"'Even if there be an accident which occurred "in the course of" the employment, if it did not arise "out of the employment," there can be no recovery; and even though there be an accident which arose "out of the employment," if it did not arise "in the course of the employment," there can be no recovery. * * *

[26 NJSuper Page 278]

'For an accident to arise out of and in the course of the employment, it must result from a risk reasonably incidental to the employment. As was said by Mr. Lord Justice Buckley in Fitzgerald v. Clarke & Son (1908), 2 K.B. 796. "The words 'out of' point, I think, to the origin and cause of the accident; the words 'in the course of' to the time, place and circumstances under which the accident takes place. The former words are descriptive of the character or quality of the accident. The latter words relate to the circumstances under which an accident of that character or quality takes place. The character or quality of the accident as conveyed by the words 'out of' involves, I think, the idea that the accident is in some sense due to the employment. It must be an accident resulting from a risk reasonably incident to the employment."

'We conclude, therefore, that an accident arises "in the course of the employment" if it occurs while the employe is doing what a man so employed may reasonably do within a time during which he is employed, and at a place where he may reasonably be during that time.'

"The test set forth in the Bryant case, supra , was used in Bolos v. Trenton Fire Clay and Porcelain Company , 102 N.J.L. 479 (Sup. Ct. 1926), wherein the petitioner was awarded compensation on account of the death of her husband. The facts of that case were as follows: At the regular lunch time the decedent left his employer's truck, on which he was a helper, at the brick shed on his employer's premises, and ate his lunch at the barn, also on the premises. When the whistle blew for him to resume work at the termination of the noon recess, he started for his truck. Observing another of his employer's trucks starting from the vicinity of the barn and going to the brick shed, he jumped upon its running board. To get to the brick shed it was necessary for the truck to travel about 600 feet, in part over a public street abutting and paralleling a part of the premises. In turning back from the street into the premises the decedent was thrown from the truck and killed.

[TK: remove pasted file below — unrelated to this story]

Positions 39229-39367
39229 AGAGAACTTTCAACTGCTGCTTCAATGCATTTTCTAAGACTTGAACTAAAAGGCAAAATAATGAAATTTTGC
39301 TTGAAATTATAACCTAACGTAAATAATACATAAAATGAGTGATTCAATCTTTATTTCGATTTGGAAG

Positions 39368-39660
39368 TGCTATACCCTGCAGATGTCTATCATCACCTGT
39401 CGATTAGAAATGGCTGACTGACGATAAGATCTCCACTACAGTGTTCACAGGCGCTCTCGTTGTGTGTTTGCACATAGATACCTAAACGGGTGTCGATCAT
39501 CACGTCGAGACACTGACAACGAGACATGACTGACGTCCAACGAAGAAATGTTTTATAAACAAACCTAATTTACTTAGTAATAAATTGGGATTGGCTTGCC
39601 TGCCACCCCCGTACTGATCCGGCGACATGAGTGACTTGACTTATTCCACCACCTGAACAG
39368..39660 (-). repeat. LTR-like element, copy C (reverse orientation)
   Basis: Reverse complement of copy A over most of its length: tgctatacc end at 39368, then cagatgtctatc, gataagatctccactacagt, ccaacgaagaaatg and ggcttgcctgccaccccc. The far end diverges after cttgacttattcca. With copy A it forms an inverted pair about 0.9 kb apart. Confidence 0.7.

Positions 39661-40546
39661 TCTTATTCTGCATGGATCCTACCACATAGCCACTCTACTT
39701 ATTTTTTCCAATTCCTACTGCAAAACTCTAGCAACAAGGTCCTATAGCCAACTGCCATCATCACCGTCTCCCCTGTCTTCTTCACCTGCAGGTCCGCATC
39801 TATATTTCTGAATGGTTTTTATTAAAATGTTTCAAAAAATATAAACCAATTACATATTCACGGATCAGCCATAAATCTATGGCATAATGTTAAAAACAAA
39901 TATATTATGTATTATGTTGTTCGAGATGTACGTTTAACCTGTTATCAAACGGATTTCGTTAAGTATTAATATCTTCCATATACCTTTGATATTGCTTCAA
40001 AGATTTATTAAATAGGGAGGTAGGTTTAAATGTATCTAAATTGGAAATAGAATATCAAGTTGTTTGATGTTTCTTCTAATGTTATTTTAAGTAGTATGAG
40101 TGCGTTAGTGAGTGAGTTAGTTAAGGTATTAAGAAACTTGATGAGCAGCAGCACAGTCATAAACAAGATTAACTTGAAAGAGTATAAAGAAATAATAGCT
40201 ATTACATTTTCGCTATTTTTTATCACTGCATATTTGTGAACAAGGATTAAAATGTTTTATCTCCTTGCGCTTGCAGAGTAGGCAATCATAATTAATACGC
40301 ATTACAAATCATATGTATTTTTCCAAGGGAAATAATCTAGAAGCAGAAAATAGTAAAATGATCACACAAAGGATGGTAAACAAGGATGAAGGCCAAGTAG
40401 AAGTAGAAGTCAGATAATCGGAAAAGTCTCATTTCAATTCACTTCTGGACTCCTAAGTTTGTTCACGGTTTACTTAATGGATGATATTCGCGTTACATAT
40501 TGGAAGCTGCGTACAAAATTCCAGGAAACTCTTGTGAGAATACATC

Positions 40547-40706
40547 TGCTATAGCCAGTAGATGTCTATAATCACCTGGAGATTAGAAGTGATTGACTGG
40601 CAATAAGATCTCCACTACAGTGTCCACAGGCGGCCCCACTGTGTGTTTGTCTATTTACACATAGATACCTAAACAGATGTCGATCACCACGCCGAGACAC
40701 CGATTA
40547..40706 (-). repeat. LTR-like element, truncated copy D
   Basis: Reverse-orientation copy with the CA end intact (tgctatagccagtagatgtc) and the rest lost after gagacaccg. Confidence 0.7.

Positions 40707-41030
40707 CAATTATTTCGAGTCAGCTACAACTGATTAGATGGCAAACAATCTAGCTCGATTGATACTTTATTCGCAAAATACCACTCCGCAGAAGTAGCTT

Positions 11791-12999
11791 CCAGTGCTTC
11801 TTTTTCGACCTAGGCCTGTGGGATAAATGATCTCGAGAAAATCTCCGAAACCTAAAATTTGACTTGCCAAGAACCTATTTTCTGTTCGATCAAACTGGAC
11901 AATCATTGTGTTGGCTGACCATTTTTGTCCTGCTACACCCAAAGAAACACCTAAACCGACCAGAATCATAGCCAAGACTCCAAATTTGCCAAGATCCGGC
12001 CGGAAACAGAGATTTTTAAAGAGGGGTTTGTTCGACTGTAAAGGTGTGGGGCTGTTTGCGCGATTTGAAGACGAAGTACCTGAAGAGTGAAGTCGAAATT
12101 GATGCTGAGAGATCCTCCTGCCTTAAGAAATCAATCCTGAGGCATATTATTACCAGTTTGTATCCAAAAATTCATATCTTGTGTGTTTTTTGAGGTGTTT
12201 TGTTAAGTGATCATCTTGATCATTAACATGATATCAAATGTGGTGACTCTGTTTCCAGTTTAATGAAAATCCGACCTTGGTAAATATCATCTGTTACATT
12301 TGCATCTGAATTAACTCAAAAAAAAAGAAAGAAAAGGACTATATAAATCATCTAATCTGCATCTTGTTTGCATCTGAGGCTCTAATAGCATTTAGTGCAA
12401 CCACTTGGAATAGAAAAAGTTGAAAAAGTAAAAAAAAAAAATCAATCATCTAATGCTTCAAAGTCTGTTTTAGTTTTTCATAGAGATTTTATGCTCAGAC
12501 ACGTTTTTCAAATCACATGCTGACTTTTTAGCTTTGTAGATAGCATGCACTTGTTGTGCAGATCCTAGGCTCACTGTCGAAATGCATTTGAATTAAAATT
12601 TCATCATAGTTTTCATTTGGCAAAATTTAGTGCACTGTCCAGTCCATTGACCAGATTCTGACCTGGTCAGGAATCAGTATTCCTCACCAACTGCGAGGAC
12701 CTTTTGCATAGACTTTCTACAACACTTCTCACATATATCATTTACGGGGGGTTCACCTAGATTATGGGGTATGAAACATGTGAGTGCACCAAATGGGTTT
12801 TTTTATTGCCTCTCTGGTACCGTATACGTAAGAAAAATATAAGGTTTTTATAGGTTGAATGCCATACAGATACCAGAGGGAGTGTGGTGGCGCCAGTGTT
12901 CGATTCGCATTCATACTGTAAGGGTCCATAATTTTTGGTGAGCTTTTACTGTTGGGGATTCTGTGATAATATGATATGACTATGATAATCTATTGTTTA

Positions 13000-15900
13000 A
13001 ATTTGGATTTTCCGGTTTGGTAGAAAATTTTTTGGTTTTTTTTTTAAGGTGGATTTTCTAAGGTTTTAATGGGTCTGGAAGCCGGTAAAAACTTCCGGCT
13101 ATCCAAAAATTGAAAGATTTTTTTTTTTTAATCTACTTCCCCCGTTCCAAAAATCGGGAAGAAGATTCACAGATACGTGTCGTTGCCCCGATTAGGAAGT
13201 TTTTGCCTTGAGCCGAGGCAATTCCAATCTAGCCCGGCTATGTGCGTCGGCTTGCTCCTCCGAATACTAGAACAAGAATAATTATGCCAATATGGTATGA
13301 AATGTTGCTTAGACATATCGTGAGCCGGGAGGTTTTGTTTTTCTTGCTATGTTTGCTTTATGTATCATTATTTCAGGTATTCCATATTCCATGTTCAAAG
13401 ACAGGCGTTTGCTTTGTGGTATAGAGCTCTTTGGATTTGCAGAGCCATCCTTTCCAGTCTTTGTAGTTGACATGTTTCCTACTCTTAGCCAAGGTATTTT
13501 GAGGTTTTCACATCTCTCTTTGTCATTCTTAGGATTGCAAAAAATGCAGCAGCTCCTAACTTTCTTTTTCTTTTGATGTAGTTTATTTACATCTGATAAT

"The court in determining that the accident arose out of and in the course of decedent's employment, stated that decedent was rightly in the barn and that his method of returning to the brick shed was reasonable.

"In the case presented to us we are squarely faced with the question of whether petitioner on the second elevation of

[26 NJSuper Page 279]

the roof, at the point where the ladder leads to the third section of the roof and where the accident occurred, was rightly at that position.

"The Bryant case, supra , and the Bolos case, supra , were both cited in Bubis v. Flockhardt Laundry Co. , 119 N.J.L. 136 (Sup. Ct. 1937), affirmed in 120 N.J.L. 177 (E. & A. 1938). In that case petitioner and his fellow employees who worked in an unheated building were accustomed to build fires in crude stoves for their comfort, and on the morning of the accident, petitioner, thinking the fire in the stove had gone out, poured gasoline in it preparatory to kindling a new fire. There were embers still burning in the bottom of the stove, however, which caused a flare-up of the gasoline, and petitioner was badly burned. The court in awarding petitioner compensation quoted from 71 C.J. 672, 'The injuries of an employee incurred in protecting himself from cold have been held to arise out of and in the course of employment.'